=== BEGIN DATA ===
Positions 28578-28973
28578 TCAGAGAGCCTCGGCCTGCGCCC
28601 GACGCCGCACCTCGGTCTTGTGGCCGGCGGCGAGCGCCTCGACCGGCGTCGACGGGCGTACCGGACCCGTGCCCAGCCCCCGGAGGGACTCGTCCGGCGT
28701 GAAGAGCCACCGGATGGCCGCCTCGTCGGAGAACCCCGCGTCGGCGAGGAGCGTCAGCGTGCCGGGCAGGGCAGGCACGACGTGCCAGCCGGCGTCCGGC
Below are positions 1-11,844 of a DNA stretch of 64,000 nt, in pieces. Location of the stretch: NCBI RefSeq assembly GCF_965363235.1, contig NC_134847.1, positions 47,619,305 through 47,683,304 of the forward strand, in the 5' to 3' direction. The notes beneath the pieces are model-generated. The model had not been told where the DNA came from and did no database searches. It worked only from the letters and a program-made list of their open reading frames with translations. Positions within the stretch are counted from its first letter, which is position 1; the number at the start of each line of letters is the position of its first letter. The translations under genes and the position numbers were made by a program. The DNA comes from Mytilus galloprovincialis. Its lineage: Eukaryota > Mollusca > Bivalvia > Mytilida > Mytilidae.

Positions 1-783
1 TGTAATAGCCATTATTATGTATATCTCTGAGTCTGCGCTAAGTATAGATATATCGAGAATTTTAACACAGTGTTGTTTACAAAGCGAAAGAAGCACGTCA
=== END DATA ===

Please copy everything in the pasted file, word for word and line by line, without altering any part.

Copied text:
Positions 28578-28973
28578 TCAGAGAGCCTCGGCCTGCGCCC
28601 GACGCCGCACCTCGGTCTTGTGGCCGGCGGCGAGCGCCTCGACCGGCGTCGACGGGCGTACCGGACCCGTGCCCAGCCCCCGGAGGGACTCGTCCGGCGT
28701 GAAGAGCCACCGGATGGCCGCCTCGTCGGAGAACCCCGCGTCGGCGAGGAGCGTCAGCGTGCCGGGCAGGGCAGGCACGACGTGCCAGCCGGCGTCCGGC
Below are positions 1-11,844 of a DNA stretch of 64,000 nt, in pieces. Location of the stretch: NCBI RefSeq assembly GCF_965363235.1, contig NC_134847.1, positions 47,619,305 through 47,683,304 of the forward strand, in the 5' to 3' direction. The notes beneath the pieces are model-generated. The model had not been told where the DNA came from and did no database searches. It worked only from the letters and a program-made list of their open reading frames with translations. Positions within the stretch are counted from its first letter, which is position 1; the number at the start of each line of letters is the position of its first letter. The translations under genes and the position numbers were made by a program. The DNA comes from Mytilus galloprovincialis. Its lineage: Eukaryota > Mollusca > Bivalvia > Mytilida > Mytilidae.

Positions 1-783
1 TGTAATAGCCATTATTATGTATATCTCTGAGTCTGCGCTAAGTATAGATATATCGAGAATTTTAACACAGTGTTGTTTACAAAGCGAAAGAAGCACGTCA